This past weekend my step-father-in-law passed away at the age of 79. I’d known Bob Bruss for just over twenty years. In that time we’d shared many conversations about marriage, life, in-laws, and a thousand other things that I’m not always sure how to quantify.
And we talked about writing.
He was always supportive of my writing, even if it was not the type of thing he was into. He wasn’t a big science fiction or fantasy type of guy. He preferred his made up stories to have some level of history to wrap themselves around. Still, he’d ask me how my current project was going, and I appreciated it.
I’m not sure when I found out he was a writer as well. Instead of prose, he focused on poetry. He would jot notes down about life, growing up, and places he’d seen. Over the years he might mention having written a new poem here or there. And at some point, either Courtney or I mentioned that he could potentially take those poems and publish them. I’m not sure if he felt like it might be too big of a task or if he wasn’t sure how to begin. A few more years went by and then Courtney gave him a gift for Christmas that said we’d help him compile everything and get it published.
Which really meant, I’d help him gather up his stuff and get him published.
We’d started the process just before Covid hit. And while 2020 wasn’t great for anyone, for Bob it was a spiral downward as his health began to really deteriate. We’d joke privately that we needed to be extra diligent as if COVID got anywhere near him we knew that would be the straw that broke the camel’s back for sure. He landed in the ICU for 14 days at one point.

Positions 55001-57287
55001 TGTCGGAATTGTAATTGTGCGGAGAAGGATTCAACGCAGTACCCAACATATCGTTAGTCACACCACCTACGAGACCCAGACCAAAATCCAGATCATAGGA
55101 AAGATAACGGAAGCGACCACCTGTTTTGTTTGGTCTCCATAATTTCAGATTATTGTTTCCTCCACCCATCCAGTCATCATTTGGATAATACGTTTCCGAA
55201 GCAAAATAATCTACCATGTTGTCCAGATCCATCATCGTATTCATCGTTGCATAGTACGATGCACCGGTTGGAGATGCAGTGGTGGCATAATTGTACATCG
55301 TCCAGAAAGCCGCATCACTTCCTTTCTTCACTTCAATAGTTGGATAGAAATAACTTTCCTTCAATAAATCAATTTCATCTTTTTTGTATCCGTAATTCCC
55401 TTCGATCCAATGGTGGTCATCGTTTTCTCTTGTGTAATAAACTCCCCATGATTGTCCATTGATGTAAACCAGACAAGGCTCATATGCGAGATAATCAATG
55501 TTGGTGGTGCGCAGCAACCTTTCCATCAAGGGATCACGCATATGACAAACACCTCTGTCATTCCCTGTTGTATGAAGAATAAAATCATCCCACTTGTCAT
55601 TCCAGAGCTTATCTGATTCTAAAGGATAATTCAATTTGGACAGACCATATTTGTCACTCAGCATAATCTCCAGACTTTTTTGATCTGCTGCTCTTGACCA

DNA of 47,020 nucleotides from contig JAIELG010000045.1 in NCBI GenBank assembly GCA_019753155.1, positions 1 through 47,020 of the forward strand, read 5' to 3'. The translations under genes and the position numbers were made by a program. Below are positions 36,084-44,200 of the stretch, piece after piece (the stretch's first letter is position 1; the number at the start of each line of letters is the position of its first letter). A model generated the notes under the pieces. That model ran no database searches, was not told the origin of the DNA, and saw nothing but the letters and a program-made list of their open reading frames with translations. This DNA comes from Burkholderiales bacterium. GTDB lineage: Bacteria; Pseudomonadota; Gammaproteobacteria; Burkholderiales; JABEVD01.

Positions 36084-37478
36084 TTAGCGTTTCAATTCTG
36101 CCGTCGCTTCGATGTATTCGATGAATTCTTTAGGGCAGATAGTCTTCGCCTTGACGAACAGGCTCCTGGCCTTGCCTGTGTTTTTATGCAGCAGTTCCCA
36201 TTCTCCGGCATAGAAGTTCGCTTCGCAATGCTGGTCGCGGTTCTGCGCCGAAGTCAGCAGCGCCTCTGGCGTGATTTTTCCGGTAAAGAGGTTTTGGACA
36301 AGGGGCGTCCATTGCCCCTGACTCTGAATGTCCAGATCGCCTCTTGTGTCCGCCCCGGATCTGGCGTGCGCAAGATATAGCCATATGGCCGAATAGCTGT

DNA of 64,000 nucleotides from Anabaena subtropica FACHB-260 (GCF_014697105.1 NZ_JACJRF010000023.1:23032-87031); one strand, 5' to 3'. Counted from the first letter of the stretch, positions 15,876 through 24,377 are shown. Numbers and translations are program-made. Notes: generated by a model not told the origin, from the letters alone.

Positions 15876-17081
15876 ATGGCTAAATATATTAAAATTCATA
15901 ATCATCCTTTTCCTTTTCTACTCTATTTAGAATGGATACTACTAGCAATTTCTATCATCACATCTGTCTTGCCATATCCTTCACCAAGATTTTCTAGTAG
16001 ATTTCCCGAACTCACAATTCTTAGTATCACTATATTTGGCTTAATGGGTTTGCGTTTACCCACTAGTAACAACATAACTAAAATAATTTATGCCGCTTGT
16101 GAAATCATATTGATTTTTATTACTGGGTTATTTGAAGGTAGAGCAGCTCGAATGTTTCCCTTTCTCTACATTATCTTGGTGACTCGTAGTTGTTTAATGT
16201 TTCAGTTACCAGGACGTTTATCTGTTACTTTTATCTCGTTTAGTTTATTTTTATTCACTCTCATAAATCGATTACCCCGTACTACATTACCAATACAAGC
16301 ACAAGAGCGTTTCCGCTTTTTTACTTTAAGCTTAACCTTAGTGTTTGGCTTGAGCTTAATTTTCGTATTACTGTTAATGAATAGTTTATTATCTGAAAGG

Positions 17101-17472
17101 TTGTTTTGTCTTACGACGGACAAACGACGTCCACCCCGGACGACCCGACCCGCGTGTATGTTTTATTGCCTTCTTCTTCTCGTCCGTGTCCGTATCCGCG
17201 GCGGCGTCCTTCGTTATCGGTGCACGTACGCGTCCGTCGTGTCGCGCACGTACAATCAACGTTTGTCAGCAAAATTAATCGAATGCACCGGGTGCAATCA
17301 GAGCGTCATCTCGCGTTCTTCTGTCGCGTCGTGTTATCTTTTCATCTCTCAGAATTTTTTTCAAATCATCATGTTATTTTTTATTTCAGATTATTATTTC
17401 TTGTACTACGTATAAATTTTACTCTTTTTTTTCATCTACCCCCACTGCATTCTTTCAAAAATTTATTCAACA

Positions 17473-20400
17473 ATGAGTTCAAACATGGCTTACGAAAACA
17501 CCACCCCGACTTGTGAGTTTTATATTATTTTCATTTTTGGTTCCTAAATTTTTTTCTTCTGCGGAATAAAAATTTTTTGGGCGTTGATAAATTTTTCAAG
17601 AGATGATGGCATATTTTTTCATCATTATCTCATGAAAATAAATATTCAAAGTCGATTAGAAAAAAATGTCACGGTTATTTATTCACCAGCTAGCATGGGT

Suffice to say, he wasn’t really feeling working the book. Suddenly I was worried that we might never finish it before he passed away.
And then, he rallied. As 2021 came on, he seemed to be more like his younger self. And with that came a flurry of emails with notes and thoughts about how to present the poems. He enlisted my mother-in-law, Bonnie, to help type them up, and sure enough we managed to get everything out there and publish it on Amazon.
Bonnie told me later that he was so proud once he held a physical copy in his hand. And as someone who has been lucky enough to have that moment a couple of times… I understood.
Now that he’s passed on, I found myself thinking about that process. That had we not gotten another two years he wouldn’t have been able to see his work out there. Wouldn’t be able to see others read selections. Or even have one of the poems turned into a song.
I figured he wouldn’t mind if I shared one of my personal favorites here. Given that I sometimes (always) have a hard time throwing things out, this one really spoke to me.
My Favorite Old Chair – Bob Bruss
(from Other Things Sweet – A Collection of Poems)
Once I had a favorite old chair
It’s where I would sit and never share.
It was made of green leather and had a high back
The arm rests discolored and turned shades of black.
The cushion was crushed and it sagged where I sat
It was really quite comfy; and I liked it like that.
Under the cushion, down in the cracks
It held all the crumbs I had dropped from my snacks.
I liked that old chair, it fit like a glove
The feelings I had seemed to border on love.
I’d sit there for hours while watching TV
And bask in the comfort of its arms around me.
But all good things must come to an end
The time had come to say goodbye to you my friend.
My wife was insisting, the chair had to go
I can’t face the fact, please say it’s not so.
The chair now resides at the home of a friend
I can’t face the fact that it’s come to an end.
But still on occasion I go visit there
And take a few minutes to sit in my chair.
If you wanted to read his work, you can find his book here.
John McGuire is the writer of the sci-fi novel: The Echo Effect.
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